The Detroit city council approved a $12.69M opioid settlement on Tuesday against four companies they say contributed to the opioid epidemic.
Detroit was one of about 4,000 local governments that sued opioid manufacturers and distributors. The funds will flow to local governments and the state.
The Detroit City Council on Friday announced the members of the city’s new Reparations Task Force.
The Task Force was established after 80% of Detroit voters approved a 2021 ballot proposal to explore the feasibility of a reparation initiative. According to the Detroit News, the proposal from the Michigan Democratic Party Black Caucus came in part from the national response to the 2021 death of George Floyd.
The Detroit City Council postponed for a second time a vote on whether to give billionaire Dan Gilbert a $60 million tax break over 10 years after heavy resident pushback.
Gilbert, who Forbes says is worth $15.6 billion, says he needs taxpayers to fund a 10-year tax break to renovate real estate firm Bedrock’s Hudson building, which they claim will support 2,000 permanent jobs once finished.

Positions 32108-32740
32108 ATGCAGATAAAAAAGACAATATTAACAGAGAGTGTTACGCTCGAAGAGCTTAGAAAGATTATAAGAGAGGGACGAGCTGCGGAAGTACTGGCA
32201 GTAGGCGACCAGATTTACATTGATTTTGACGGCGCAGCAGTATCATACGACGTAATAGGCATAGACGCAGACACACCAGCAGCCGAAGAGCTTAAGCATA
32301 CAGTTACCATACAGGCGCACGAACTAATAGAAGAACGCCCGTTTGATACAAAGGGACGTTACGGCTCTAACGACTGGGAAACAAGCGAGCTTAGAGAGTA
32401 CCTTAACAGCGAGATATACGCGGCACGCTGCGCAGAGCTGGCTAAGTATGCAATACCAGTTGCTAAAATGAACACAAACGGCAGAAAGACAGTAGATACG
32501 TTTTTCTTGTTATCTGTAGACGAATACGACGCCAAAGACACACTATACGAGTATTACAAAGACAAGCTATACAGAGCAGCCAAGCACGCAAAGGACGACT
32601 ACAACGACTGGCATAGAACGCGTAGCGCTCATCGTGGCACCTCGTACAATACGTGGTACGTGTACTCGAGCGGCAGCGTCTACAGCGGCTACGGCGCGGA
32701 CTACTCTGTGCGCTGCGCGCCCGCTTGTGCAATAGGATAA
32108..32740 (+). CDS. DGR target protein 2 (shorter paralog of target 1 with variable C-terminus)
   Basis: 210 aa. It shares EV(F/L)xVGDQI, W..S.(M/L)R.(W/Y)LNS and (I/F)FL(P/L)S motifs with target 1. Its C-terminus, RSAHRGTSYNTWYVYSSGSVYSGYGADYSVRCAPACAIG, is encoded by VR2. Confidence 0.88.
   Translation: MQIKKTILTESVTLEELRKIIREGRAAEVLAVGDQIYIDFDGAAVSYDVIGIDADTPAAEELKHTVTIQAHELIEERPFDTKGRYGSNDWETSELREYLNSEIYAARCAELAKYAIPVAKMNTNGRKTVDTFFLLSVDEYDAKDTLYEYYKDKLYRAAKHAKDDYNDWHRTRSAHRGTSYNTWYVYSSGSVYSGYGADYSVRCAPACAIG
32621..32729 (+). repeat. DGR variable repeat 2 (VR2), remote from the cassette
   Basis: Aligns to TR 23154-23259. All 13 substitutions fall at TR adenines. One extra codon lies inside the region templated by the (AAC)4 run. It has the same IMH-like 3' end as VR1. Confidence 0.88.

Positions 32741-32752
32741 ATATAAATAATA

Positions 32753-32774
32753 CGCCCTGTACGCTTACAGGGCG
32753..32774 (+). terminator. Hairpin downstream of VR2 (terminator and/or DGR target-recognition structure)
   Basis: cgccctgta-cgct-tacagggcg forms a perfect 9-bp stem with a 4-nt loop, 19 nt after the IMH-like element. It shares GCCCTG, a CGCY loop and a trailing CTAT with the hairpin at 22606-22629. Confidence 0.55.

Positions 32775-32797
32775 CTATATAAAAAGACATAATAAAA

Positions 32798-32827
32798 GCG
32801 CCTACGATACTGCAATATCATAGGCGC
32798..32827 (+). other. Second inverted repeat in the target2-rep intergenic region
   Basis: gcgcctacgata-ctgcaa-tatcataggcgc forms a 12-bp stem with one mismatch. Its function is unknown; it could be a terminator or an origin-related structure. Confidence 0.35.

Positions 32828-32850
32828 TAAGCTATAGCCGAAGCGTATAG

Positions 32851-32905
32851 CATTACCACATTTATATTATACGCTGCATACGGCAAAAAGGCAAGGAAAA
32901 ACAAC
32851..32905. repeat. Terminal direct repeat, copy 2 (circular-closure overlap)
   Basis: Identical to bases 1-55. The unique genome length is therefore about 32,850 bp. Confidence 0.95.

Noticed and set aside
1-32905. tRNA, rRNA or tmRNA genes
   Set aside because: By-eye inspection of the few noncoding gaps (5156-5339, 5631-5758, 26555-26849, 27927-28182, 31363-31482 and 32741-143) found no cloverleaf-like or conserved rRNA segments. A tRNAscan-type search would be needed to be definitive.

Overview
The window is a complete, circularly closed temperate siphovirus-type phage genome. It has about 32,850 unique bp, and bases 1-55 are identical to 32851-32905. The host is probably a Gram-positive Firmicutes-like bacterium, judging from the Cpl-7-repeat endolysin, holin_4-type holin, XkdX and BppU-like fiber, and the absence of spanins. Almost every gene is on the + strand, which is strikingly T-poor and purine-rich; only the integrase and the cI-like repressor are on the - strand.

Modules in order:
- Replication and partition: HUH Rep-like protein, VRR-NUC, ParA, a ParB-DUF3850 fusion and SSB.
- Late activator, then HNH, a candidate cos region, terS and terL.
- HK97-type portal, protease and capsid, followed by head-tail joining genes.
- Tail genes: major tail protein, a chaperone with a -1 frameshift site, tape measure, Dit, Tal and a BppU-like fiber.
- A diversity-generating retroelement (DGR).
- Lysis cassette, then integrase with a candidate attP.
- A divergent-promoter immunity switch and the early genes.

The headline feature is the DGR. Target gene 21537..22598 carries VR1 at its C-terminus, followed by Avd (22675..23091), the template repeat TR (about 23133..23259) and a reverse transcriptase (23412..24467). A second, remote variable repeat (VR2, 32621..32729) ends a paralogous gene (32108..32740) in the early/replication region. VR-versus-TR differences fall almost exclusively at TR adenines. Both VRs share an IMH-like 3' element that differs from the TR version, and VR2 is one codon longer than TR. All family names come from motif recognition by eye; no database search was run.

Nine years after declaring bankruptcy, the city of Detroit received more than $826.7 million in one-time federal stimulus money but still projects a deficit in fiscal year 2027.
A Citizen’s Research Council of Michigan (CRCM) report says the city’s plan to spend one-time dollars on recurring programs is unsustainable.
U.S. Magistrate Judge Elizabeth Stafford entered a not-guilty plea for a silent Detroit City Councilman André L. Spivey in U.S. District Court in Detroit Tuesday to accepting over $35,000 in exchange for council votes.
Spivey was released on a $10,000 unsecured bond. Stafford reportedly agreed to the release under the conditions that Spivey to give up his enhanced driver’s license, his passport and his expired concealed-carry permit.
The Detroit City Council on Tuesday approved a contract supporting facial recognition in Detroit, even after a vast majority of public comments were in opposition to the measure.
The measure, approved by a 6-3 vote, approves spending $219,984 to cover costs associated with upgrades and maintenance. The council’s vote was preceded by a morning protest and an hour of public comment from residents opposing facial recognition, arguing the technology is “racist.”